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Addressing climate change, reducing our environmental footprint, securing the future of work and inspiring confidence in a digital society.

Resilient infrastructure takes center stage at congressional hearing
Mar 19, 2021

Ben Harper, Head of Corporate Sustainability for Zurich North America, sounded the alarm for climate change resilience at a House subcommittee hearing

Identifying climate change as, perhaps, the most complex risk facing society today, Ben Harper, Head of Corporate Sustainability for Zurich North America, spoke at a congressional hearing this week about the need to invest in resilience and mitigation to protect communities in a world where severe weather has become the norm.

“Given the trends that are occurring in the frequency and severity of weather events, we are again sounding the alarm,” Harper told members of the U.S. House of Representatives Committee on Transportation and Infrastructure – Subcommittee on Economic Development, Public Buildings and Emergency Management. “Investing in mitigation measures, including resilient infrastructure, nature-based solutions, and low-carbon technologies is required if society is to continue to operate with the continuity and resiliency that is expected.”

Harper was one of five witnesses who provided testimony at the subcommittee hearing, “Building Smarter: The Benefits of Investing in Resilience and Mitigation.” Other witnesses were Russell Strickland, Executive Director, Maryland Emergency Management Agency; Roy Wright, President and CEO, Insurance Institute for Business and Home Safety; Velma Smith, Senior Government Relations Officer, The Pew Charitable Trusts; and John “Chuck” Fowke, Chairman, National Association of Home Builders.

The hearing took place amid growing concerns about the effects of climate change on severe weather events and with the U.S. Congress pressing ahead with infrastructure legislation, a priority of the Biden Administration. Zurich is advocating for the inclusion of strong resiliency and investment in pre-disaster mitigation measures. 

Harper’s testimony was presented on the same day that Zurich officially launched Zurich Resilience Solutions, which includes Climate Change Resilience Services.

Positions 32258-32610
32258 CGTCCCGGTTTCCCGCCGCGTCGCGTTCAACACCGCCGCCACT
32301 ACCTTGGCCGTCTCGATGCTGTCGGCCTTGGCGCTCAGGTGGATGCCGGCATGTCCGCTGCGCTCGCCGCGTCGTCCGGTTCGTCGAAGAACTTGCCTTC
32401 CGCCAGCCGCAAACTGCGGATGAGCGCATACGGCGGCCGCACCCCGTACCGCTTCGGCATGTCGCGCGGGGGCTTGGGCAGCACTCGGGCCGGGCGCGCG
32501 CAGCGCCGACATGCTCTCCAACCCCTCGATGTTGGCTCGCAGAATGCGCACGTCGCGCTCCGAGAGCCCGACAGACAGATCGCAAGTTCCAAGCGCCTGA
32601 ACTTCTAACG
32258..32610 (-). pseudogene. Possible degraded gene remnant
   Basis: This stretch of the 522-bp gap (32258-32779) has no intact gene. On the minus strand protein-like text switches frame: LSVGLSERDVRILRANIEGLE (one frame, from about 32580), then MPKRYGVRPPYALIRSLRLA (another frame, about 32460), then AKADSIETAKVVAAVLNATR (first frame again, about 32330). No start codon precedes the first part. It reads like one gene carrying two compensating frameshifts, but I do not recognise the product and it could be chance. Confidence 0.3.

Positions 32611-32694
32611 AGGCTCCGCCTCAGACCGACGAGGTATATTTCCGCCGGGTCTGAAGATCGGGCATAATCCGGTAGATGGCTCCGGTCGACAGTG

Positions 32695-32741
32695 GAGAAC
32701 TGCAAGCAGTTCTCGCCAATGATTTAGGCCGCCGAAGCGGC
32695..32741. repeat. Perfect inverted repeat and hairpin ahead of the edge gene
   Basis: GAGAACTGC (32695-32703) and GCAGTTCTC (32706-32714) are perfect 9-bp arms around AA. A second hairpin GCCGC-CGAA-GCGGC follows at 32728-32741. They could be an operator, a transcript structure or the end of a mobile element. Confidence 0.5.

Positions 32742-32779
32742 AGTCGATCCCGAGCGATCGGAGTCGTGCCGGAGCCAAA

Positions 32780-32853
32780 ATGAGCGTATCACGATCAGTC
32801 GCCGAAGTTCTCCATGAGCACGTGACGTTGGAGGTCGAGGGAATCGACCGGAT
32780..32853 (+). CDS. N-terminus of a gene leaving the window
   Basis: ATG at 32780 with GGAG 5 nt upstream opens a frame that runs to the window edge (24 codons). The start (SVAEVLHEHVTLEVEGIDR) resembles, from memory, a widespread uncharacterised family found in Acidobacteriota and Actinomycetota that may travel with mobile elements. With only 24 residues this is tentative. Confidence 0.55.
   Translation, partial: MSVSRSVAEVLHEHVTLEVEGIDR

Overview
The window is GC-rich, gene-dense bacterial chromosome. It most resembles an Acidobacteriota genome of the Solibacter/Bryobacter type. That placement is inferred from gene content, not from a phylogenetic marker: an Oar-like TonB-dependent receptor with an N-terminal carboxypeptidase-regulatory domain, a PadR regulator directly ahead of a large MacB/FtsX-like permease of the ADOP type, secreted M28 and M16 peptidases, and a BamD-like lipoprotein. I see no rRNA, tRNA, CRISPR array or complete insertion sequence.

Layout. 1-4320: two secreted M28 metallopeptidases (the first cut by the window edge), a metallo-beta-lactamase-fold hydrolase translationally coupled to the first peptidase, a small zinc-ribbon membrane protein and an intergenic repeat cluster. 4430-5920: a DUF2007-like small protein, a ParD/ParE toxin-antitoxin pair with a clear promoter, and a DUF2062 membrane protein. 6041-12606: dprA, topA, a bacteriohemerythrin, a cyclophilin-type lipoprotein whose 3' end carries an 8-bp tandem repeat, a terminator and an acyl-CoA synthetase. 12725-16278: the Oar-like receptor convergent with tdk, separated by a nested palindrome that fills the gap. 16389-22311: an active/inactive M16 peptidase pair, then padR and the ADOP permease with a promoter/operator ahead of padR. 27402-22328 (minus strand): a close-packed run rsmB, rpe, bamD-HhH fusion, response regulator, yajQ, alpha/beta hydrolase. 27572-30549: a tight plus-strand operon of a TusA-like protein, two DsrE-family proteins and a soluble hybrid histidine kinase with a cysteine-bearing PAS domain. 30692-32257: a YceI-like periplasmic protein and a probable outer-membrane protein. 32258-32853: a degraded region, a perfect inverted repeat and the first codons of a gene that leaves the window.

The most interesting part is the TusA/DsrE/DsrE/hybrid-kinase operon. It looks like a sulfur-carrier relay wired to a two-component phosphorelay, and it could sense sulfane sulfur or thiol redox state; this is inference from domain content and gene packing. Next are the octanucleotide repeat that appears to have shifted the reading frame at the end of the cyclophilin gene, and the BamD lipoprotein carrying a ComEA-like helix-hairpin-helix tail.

Severe weather and aging infrastructure

In a summary document prepared for the hearing, the subcommittee made it clear that they recognize the need to address these issues, writing:

  • “For the last several years, the United States has experienced an increasing and unprecedented number of significant hazard events — hurricanes, tornados, floods, derechos, wildfires, abnormal heatwaves, and freezes — that have impacted tens of millions of Americans and taken varying tolls on countless communities.”
  • “In a 2013 report to Congress … FEMA acknowledged the increase in the number of extreme disaster events and increased vulnerabilities throughout the United States due to shifting demographics, aging infrastructure, land use, and construction practices.”
  • “The National Institute for Building Sciences (NIBS) has found significant cost savings in mitigation projects and the adoption of consensus-based building codes and standards.”

While reaffirming Zurich’s commitment to sustainability and resilience, Harper spoke about how climate change risks are inter-generational, international and interdependent.

“Our aim at Zurich is to leverage our sector’s role as a primary risk signaler for society to help raise awareness of the increasing frequency and intensity of natural hazard events, and ultimately to incentivize the behaviors and best practices that will be required to both mitigate the worst impacts and adapt to changing weather patterns,” he said.

Uninsurable assets

Harper also explained that advocating for resilience is part of Zurich’s mission to protect individuals, businesses and communities, and because it’s the right thing to do. “Furthermore, from an industry perspective, we do this because the impact of extreme weather events is escalating, and without enhancing resiliency and mitigation measures, many assets may simply become uninsurable.”

Harper presented to the subcommittee a practical scenario to illustrate the economic impact of failing to maintain critical infrastructure.

“For example, if we provide business interruption insurance for a casino operating on the Mississippi coast which is built with hardened, resilient components, we need to also consider the supporting infrastructure that can have a direct impact to that insured,” he said. “In this example, the value of the resilient building is limited if this casino is fully capable of operating after a major weather impact, but the roadways leading to the facility are damaged and impassable.”

Harper concluded his testimony by telling the subcommittee that society has reached a crossroads where aging infrastructure and more severe weather will hopefully lead it down a more resilient path.

“Without proper resiliency standards as an integral part of all vertical and horizontal construction, we will simply be in the same situation we are today facing increased perils without proper preparedness, and all at a significant cost.”

Watch a video of the full hearing: Building Smarter: The Benefits of Investing in Resilience and Mitigation.

See video below to listen to Ben Harper’s testimony.